In May 2016, the White House released the report “Non-Compete Agreements: Analysis of the Usage, Potential Issues, and State Responses,” discussing the growing prevalence of non-compete agreements in employee contracts, their potential misuse by employers and the negative effects it may have on the economy. The report is meant to provide a “starting place for further investigation of the problematic usage of one institutional factor that has the potential to hold back wages–non-compete agreements.”
The report connotes a change in attitude towards non-competes. Certainly, the report acknowledges, non-compete agreements or “non-competes” in limited circumstances may be socially beneficial, encouraging innovation, protecting trade secrets and incentivizing employers to invest in its employees. However, as the misuse of non-competes has expanded and research increased, the social detriment has become a pronounced concern, undermining the potential social benefits of non-competes. For example, while the “main economically and societally beneficial uses of non-competes are to protect trade secrets…fewer than half of workers who have non-competes report possessing trade secrets.”
Over time, the use of non-competes has increased. “Research suggests that 18 percent, or 30 million, American workers are currently covered by non-compete agreement.” And the number of employees being sued for breach of non-compete agreements has increased 61% from 2002 to 2013. Non-competes, commonly thought to be used selectively for high-wage employees with advanced training and “trade secrets,” have increasingly, and, the report suggests, inappropriately, been used for low-skilled and low-wage workers who are unlikely to posses any trade secrets. “Approximately 15 percent of workers without a college degree are currently subject to non-compete agreements, and 14 percent of individuals earning less than $40,000 are subject to them.” In a highly publicized example of the misuse of non-competes, a national sandwich chain required its employees to sign a non-compete, restricting their ability to work at other fast-food restaurants.
Furthermore, the report found that 37% of workers are asked to sign non-competes after having already accepted a job offer. Meaning, that they are often not negotiated and the employee may lack awareness of the agreement’s implications. Additionally, employers often write overly broad non-competes that are at least in part, if not entirely, unenforceable, instead relying on workers lack of knowledge about its implications and legal enforceability. For example, in California, while the legislature has made non-competes generally unenforceable, workers are still asked to enter into non-competes at a rate slightly higher than the national average, creating a chilling effect on worker behavior.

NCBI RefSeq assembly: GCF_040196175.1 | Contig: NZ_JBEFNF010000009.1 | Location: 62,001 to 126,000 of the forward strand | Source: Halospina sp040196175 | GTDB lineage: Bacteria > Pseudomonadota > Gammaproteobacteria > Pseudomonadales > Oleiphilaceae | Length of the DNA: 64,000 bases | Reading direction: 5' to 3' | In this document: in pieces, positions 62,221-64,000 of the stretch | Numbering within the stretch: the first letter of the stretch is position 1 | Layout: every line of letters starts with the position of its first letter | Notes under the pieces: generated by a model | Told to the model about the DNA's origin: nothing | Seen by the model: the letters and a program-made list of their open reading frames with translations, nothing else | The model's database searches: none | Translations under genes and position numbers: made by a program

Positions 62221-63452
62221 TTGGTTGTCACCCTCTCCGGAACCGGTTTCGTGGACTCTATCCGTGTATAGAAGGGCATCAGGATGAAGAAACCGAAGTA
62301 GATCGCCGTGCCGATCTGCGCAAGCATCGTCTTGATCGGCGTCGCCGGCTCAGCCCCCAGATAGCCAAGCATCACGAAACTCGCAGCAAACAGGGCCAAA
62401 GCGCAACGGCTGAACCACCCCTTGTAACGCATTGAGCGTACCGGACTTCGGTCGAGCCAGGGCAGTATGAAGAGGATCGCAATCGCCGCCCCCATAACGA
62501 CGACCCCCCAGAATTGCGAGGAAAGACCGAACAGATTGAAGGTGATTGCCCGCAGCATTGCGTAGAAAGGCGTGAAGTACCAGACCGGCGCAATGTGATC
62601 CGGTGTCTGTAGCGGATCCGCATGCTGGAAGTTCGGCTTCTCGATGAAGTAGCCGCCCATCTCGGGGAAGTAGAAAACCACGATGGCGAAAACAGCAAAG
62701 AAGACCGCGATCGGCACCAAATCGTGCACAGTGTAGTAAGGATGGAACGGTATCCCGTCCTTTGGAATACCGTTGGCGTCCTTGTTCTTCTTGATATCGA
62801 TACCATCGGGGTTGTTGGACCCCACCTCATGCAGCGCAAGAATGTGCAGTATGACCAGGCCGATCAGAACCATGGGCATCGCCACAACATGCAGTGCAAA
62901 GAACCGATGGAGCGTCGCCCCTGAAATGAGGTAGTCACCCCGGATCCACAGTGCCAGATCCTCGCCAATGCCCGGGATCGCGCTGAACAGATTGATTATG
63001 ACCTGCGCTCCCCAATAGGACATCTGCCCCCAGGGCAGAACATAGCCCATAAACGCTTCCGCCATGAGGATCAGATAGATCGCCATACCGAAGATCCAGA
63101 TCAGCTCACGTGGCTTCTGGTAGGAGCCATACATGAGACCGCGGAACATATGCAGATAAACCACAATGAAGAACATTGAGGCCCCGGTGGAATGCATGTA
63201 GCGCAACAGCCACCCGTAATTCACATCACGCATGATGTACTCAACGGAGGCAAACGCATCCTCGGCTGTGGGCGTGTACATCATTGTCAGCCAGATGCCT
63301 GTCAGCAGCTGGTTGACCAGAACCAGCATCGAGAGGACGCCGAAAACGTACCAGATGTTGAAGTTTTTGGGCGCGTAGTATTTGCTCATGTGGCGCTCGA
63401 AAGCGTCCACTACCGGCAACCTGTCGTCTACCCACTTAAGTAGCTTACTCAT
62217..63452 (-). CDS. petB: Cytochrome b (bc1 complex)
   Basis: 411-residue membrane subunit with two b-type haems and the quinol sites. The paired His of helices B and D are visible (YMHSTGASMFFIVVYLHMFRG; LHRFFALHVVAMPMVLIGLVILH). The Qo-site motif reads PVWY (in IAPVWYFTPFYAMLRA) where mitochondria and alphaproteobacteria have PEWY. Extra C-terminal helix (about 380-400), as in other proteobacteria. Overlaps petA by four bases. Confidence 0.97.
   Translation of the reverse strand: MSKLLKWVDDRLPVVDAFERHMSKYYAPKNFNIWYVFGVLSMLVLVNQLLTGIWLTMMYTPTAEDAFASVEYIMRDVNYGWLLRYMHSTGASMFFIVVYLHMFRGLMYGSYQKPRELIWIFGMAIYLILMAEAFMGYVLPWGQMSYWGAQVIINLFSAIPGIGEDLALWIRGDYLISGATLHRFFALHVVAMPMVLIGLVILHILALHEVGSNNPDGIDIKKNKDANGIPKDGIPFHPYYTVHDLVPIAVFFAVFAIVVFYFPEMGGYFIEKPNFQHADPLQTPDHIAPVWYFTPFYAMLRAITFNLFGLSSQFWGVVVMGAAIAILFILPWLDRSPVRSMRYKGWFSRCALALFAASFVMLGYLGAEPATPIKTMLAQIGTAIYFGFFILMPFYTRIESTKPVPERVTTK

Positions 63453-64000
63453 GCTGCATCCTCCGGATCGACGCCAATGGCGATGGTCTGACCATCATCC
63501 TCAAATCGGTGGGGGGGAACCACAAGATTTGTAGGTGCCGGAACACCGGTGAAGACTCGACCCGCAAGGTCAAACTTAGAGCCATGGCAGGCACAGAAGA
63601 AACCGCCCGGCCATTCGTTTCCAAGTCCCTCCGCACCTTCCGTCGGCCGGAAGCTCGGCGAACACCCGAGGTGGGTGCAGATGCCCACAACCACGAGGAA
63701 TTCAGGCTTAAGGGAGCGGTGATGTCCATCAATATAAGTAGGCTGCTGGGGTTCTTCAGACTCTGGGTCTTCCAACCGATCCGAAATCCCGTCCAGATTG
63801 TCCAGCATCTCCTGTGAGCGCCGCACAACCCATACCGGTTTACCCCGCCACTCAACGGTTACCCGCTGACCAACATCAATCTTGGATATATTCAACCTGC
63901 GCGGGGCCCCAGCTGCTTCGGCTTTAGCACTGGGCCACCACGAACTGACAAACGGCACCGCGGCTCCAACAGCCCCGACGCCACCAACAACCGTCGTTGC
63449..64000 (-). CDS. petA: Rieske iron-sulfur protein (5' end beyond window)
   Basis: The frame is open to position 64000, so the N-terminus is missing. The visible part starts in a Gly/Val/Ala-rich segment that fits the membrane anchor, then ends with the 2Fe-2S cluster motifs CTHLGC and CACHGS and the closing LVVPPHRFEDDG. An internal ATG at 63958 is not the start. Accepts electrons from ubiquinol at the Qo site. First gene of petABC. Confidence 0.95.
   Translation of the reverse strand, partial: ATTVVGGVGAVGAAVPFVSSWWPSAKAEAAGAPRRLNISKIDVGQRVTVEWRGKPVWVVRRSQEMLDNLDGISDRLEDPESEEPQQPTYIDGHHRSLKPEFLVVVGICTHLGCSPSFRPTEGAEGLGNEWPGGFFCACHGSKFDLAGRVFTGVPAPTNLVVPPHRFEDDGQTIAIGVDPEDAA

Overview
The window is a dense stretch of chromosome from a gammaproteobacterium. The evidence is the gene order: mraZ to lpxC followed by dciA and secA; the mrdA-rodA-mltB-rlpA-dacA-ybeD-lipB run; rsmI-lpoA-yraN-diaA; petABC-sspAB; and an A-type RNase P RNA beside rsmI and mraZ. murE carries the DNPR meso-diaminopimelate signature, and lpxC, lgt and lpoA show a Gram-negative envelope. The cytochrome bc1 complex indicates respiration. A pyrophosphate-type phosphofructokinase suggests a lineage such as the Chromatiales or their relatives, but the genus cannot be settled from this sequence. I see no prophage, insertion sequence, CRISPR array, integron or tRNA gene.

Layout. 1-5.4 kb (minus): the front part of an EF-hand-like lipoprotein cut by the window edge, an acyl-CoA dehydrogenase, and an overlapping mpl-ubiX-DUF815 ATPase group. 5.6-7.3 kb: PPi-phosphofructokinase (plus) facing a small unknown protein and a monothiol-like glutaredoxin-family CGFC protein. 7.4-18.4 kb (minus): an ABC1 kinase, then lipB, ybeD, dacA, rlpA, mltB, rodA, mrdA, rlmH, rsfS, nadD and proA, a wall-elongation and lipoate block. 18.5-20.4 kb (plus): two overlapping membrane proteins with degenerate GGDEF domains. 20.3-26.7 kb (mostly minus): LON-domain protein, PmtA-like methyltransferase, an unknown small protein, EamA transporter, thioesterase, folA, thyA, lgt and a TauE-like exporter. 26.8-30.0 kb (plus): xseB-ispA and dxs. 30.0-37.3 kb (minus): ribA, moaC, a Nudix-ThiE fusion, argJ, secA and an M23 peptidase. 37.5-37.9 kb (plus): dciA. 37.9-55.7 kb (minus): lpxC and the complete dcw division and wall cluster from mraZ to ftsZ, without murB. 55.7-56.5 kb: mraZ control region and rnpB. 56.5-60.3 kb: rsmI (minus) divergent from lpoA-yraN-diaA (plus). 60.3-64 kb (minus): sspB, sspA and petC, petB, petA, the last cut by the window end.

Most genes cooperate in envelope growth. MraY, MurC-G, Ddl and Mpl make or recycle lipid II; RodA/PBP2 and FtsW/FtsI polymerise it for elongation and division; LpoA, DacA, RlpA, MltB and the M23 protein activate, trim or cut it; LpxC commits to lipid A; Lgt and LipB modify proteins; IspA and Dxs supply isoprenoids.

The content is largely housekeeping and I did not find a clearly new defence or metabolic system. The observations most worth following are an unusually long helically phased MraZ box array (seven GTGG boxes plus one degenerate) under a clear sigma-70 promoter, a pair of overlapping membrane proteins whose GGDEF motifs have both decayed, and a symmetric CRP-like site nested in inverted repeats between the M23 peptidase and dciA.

Non-compete agreements also have a negative effect on the economy by restricting workers mobility and constraining wage growth. Workers bargaining power is reduced as a result of non-competes and “analysis suggests that states with higher levels of non-compete enforcement see lower wages in general, and that wage disparities between high and low enforcements states actually grow as workers age.” Additionally, non-competes reduces labor market dynamism, reducing workers ability to switch jobs within their industry, resulting in reduced compensation, atrophy of skills, and estrangement from professional networks. Furthermore, in some states non-competes are enforceable even where the worker is fired without cause, thus preventing the ability of a worker to continue working in their occupation even when fired without cause, such as layoffs.
Several states have introduced or passed bills aimed at curtailing and restricting the use of non-competes. For example, Hawaii and New Mexico have banned the use of non-competes in specific sectors. Whereas, Oregon and Utah have limited the duration of non-competes. Other states, like New Jersey, Maryland, Washington and Idaho have proposed bills that would render non-competes unenforceable for workers eligible for workers compensation or non “key employees” who are unlikely to have inside knowledge or trade secrets.
The report concludes by noting that non-compete agreements can be socially and economically beneficial in some cases, however, non-competes can cause negative effects on workers, consumers, and the economy generally. Acknowledging there is more work to be done on the topic, “The Administration will identify key areas where implementation and enforcement of non-competes may present issues, examine promising practices in states, and identify the best approaches for policy reform.”